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Researchers at the University of California San Francisco have developed an implantable bioreactor that may pave the way for artificial kidneys. Dialysis and kidney transplants both have significant disadvantages for patients with kidney failure, and so scientists are trying to develop a lab created kidney that would not require harsh immunosuppression or a donor kidney. This implantable bioreactor may be a step in the right direction, and it includes a type of cell found in the kidney which is protected from the immune system behind a silicon membrane. Blood can flow through the device, and so far the researchers have shown that the cells inside can survive when it is implanted into pigs for at least seven days. The researchers hope to develop the device further, including multiple cell types from the kidney, so that it begins to fulfill the roles of the kidney in the body.

Kidney failure patients are often treated with dialysis, but this is a poor substitute for a working kidney, and requires patients to attend a clinic several times a week. A kidney transplant is the eventual goal for many such patients, but donor kidneys are in short supply and waiting lists are long. Moreover, even when a donor kidney becomes available, the recipient must take strong immunosuppressant drugs for the remainder of their lives.

These issues have prompted researchers to begin to develop artificial kidneys in the lab. Such constructs may use a patient’s own kidney cells, if available, which could negate the need for immunosuppression. Other strategies may involve protecting the kidney cells using physical barriers to exclude immune cells.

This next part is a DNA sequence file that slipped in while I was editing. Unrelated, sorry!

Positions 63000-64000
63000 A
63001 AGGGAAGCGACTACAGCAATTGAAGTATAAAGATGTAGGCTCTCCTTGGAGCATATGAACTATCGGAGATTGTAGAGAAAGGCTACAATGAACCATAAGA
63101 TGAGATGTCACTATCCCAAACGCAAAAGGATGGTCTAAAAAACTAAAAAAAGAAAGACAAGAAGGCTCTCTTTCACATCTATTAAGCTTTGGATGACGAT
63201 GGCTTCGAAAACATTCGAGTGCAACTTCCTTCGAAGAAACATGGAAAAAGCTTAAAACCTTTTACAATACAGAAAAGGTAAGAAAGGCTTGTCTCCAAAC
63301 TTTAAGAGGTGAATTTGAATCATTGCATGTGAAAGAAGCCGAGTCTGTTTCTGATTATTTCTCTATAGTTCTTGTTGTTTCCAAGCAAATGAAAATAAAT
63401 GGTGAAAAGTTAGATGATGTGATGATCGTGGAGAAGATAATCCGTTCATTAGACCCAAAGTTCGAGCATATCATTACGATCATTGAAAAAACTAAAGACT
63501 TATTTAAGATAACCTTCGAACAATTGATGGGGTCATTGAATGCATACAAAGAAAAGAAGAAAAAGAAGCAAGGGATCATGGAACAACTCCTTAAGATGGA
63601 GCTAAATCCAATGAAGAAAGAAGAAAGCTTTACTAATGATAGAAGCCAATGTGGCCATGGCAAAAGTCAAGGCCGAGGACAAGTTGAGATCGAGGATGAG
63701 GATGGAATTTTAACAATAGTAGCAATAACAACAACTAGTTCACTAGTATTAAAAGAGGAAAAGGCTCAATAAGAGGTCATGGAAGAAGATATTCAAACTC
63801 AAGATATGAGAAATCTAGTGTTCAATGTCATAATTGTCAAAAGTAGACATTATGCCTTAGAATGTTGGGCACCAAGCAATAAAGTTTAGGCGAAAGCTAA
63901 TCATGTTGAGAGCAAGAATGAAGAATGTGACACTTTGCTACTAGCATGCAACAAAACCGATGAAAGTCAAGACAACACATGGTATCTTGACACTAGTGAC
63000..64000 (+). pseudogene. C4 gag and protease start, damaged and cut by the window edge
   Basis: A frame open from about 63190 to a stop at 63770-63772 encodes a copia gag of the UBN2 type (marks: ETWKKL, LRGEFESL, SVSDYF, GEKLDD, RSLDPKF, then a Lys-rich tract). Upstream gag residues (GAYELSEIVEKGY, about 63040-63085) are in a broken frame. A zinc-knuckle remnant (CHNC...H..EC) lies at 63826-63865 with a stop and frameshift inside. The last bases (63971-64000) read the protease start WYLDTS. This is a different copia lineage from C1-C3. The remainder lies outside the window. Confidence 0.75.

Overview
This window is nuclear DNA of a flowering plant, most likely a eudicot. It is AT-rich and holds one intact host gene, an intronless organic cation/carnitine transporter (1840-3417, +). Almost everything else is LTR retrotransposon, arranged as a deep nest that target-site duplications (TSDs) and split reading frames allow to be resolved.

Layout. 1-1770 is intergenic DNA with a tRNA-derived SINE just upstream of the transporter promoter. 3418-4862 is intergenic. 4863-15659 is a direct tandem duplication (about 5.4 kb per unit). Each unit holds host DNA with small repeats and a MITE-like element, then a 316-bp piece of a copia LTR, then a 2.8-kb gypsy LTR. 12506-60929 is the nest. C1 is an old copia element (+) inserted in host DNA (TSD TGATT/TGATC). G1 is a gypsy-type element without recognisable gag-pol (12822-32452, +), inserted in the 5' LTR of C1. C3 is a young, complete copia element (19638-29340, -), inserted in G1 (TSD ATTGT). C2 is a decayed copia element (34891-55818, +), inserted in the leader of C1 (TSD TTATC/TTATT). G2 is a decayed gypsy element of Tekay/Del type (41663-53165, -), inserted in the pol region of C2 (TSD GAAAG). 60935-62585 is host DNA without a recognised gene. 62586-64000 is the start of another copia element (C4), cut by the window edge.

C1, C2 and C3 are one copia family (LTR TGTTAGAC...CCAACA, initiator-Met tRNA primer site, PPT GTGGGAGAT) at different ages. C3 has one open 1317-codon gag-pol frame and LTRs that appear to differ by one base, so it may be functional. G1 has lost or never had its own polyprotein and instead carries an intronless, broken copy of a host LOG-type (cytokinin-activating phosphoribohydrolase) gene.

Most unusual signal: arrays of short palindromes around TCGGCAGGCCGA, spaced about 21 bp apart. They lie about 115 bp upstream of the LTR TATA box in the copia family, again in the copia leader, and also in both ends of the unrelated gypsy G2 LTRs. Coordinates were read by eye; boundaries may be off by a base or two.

This latest advance comes in the form of an implantable bioreactor that includes a type of kidney cell, a proximal tubule cell, which is ordinarily involved in regulating water levels in the body, as a proof-of-concept. “We are focused on safely replicating the key functions of a kidney,” said Shuvo Roy, a researcher involved in the study. “The bioartificial kidney will make treatment for kidney disease more effective and also much more tolerable and comfortable.”

The bioreactor is designed to be directly connected to nearby blood vessels, allowing blood to flow through it. However, silicon membranes protect the kidney cells within from immune attack. So far, the device could support cell survival for at least seven days when the bioreactors were implanted in pigs, suggesting that the technique could work when additional cell types are included.    

“We needed to prove that a functional bioreactor will not require immunosuppressant drugs, and we did,” said Roy. “We had no complications and can now iterate up, reaching for the whole panel of kidney functions at the human scale.”

Study in journal Nature Communications: Feasibility of an implantable bioreactor for renal cell therapy using silicon nanopore membranes

Flashbacks: An Implantable Artificial Kidney: Interview with UCSF’s Dr. Shuvo Roy; Artificial Organ Waiting List… Coming Soon to a Hospital Near You

Via: UCSF





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